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Despite Covid-19, 40% of tech companies will be handing out 2020 bonuses

Despite Covid-19, 40% of tech companies will be handing out 2020 bonuses

The company’s funding stage and the employees’ performance are what determines the size of the prize

Maayan Manela | 14:01  27.12.2020
Forty percent of tech companies in Israel will grant their employees a yearly bonus worth 105% of their monthly salary for 2020, but whether or not they do so, is heavily impacted by the company’s funding status. Ninety percent of post-IPO or post-acquisition companies grant bonuses, while only 2% of seed or series A companies do, according to data collected by HR analytics startup Piplwize.

“At the end of the day, you as a manager must assess which ecosystem you belong to. A seed company is in no way like a company that completed an exit and as the figures show, only 2% of them hand out bonuses. In those companies, the compensation makeup is different and is based more on options. A companies’ ability to identify their true peers impacts their decision making and the correct course of action at a given time,” said Piplwize co-founder and CEO Amit Rapaport.

An employee celebrating his bonus. Photo: Shutterstock An employee celebrating his bonus. Photo: Shutterstock An employee celebrating his bonus. Photo: Shutterstock
The data, which is based on the bonus granting policies of 100 tech companies, reveals that the percentage of companies that hand out annual bonuses stands at 50% among series D and E companies and 35% among companies at the series B or C stage.

The size of the bonus is directly correlated to the employee’s performance. While for most it equals slightly more than their monthly salary, the ‘stars’ can receive as much as one and a half to three times their monthly salaries.

“It’s not necessarily those with the best performance, it can also be those considered ‘key players’ - people with a great deal of organizational knowledge, who possess a company’s strategic data, or who are very influential or significant to the company,” Rapaport said.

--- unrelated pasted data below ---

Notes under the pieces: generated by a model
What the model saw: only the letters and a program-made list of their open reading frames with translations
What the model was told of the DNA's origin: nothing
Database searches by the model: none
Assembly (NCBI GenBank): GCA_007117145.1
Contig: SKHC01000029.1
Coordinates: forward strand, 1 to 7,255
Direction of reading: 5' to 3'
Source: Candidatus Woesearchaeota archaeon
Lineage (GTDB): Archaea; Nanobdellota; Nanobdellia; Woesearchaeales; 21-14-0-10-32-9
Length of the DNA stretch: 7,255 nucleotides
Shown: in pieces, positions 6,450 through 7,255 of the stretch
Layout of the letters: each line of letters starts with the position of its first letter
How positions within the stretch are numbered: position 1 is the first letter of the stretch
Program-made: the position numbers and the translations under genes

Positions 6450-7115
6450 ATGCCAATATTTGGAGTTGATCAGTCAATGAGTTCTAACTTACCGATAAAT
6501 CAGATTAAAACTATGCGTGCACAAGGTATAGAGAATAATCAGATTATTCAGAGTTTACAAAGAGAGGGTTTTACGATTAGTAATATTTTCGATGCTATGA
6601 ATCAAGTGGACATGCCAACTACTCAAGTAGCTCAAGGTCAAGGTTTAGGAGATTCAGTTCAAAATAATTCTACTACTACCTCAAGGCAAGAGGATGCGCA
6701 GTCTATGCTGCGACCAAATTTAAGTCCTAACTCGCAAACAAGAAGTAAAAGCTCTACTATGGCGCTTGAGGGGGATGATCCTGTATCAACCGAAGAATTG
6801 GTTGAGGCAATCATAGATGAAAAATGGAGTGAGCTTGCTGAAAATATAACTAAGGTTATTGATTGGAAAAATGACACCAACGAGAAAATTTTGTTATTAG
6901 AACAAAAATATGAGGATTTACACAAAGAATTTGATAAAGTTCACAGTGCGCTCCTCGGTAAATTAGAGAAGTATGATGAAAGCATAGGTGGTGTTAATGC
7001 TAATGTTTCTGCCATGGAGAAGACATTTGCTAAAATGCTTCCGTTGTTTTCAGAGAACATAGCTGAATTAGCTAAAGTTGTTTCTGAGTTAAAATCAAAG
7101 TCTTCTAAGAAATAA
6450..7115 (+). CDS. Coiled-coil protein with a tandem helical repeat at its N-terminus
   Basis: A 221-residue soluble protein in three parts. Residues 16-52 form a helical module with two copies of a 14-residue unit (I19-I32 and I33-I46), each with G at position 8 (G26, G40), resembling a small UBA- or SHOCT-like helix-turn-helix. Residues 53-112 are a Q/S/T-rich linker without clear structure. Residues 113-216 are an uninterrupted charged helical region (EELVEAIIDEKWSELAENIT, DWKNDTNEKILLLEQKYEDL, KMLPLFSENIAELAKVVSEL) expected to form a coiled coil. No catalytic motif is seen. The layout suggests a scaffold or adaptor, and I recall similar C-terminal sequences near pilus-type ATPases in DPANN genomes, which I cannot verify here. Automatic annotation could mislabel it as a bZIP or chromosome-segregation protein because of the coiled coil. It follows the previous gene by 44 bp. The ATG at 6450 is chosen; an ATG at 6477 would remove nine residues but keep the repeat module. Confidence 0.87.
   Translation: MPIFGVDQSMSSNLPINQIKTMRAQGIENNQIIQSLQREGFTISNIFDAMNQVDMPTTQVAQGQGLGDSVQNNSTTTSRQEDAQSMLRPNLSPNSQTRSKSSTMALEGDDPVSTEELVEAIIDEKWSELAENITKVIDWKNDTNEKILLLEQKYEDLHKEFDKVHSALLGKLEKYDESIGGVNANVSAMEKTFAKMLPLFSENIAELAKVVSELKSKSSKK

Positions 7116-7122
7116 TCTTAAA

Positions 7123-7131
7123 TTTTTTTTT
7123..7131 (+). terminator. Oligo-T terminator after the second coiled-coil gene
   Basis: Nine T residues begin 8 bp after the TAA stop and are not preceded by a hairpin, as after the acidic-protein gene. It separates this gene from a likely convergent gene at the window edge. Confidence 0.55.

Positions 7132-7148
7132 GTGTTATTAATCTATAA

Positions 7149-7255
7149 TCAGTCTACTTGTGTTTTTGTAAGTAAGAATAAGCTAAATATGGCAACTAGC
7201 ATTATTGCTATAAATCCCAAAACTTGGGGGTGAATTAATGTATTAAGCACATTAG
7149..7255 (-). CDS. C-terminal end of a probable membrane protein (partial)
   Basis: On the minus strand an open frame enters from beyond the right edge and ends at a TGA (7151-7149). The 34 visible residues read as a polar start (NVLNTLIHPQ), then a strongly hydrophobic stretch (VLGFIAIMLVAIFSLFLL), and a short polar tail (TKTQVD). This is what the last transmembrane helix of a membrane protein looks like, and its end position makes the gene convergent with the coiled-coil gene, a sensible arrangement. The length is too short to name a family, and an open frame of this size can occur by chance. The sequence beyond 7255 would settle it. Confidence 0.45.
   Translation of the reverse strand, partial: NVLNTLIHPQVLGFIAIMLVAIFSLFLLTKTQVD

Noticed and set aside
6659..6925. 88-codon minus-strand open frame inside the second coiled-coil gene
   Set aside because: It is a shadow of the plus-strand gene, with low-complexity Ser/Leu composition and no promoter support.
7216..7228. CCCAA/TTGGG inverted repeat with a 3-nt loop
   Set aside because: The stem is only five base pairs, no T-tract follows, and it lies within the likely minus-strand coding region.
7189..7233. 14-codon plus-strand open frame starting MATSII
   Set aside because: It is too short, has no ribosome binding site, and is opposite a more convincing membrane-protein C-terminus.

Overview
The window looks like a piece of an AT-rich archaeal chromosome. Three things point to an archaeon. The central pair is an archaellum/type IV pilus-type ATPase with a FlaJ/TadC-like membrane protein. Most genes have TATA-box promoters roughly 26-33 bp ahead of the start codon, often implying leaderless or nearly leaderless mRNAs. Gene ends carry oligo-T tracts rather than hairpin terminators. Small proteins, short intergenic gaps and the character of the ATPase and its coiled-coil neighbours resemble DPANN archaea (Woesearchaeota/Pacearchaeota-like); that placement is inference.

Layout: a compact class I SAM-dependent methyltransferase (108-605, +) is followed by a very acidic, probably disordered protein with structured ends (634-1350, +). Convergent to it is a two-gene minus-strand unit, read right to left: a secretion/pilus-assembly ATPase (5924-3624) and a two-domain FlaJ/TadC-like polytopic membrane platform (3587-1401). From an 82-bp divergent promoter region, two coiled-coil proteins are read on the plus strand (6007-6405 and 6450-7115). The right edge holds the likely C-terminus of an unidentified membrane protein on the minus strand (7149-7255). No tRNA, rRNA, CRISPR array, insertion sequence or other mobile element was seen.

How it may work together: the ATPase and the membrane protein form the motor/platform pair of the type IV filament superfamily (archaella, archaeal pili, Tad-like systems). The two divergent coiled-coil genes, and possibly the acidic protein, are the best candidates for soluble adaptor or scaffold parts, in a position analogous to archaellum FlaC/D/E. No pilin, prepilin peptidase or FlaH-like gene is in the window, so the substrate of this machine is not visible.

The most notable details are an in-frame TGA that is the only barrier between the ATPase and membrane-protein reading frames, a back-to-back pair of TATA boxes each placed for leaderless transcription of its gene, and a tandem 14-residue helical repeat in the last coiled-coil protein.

“There is a direct correlation between a company’s financial capabilities and its ability to grant bonuses and between an employee’s performance and the size of it. The more critical an employee is to their colleagues, managers, or the company’s goals, the higher their bonus will be. It is one of the ways a company can show its appreciation. There are others like promotions and raises, but bonuses are very common,” she added.

Among the companies whose data was used for the study, there was no difference in the size of the bonus between executives and other employees. “It’s nice to see that the multiplier is the same across the company, so there is no correlation between the size of the bonus and the employee’s seniority level. We didn’t see cases in which managers received a bonus equal to twice their monthly salary and a non-manager only one. Employers value their workers’ contribution across the board from the most junior employees to the highest-ranking executives,” Rapaport said.

The coronavirus (Covid-19) pandemic apparently had no impact on the distribution of bonuses in the tech sector, with the determining factors being funding stages and employee performance.

According to Avi Nir, CEO of Compvision, a company that specializes in executive compensatoin, as long as the company can afford to, it should keep on paying bonuses even during the Covid-19 crisis.

“A smart compensation policy advances the organization, ensures that executives and top performers remain, and incentivizes them to succeed even when times are tough. Bonuses have to be tools that drive people to excellence. It is important that they be granted based on parameters that are as objective as possible. Transparent parameters will make it clear to managers and employees that the bonuses are indeed linked to performance and success,” Nir said. “Correct compensation policies help companies retain and encourage their best people and are an important success enabler also in the Covid-19 era.”

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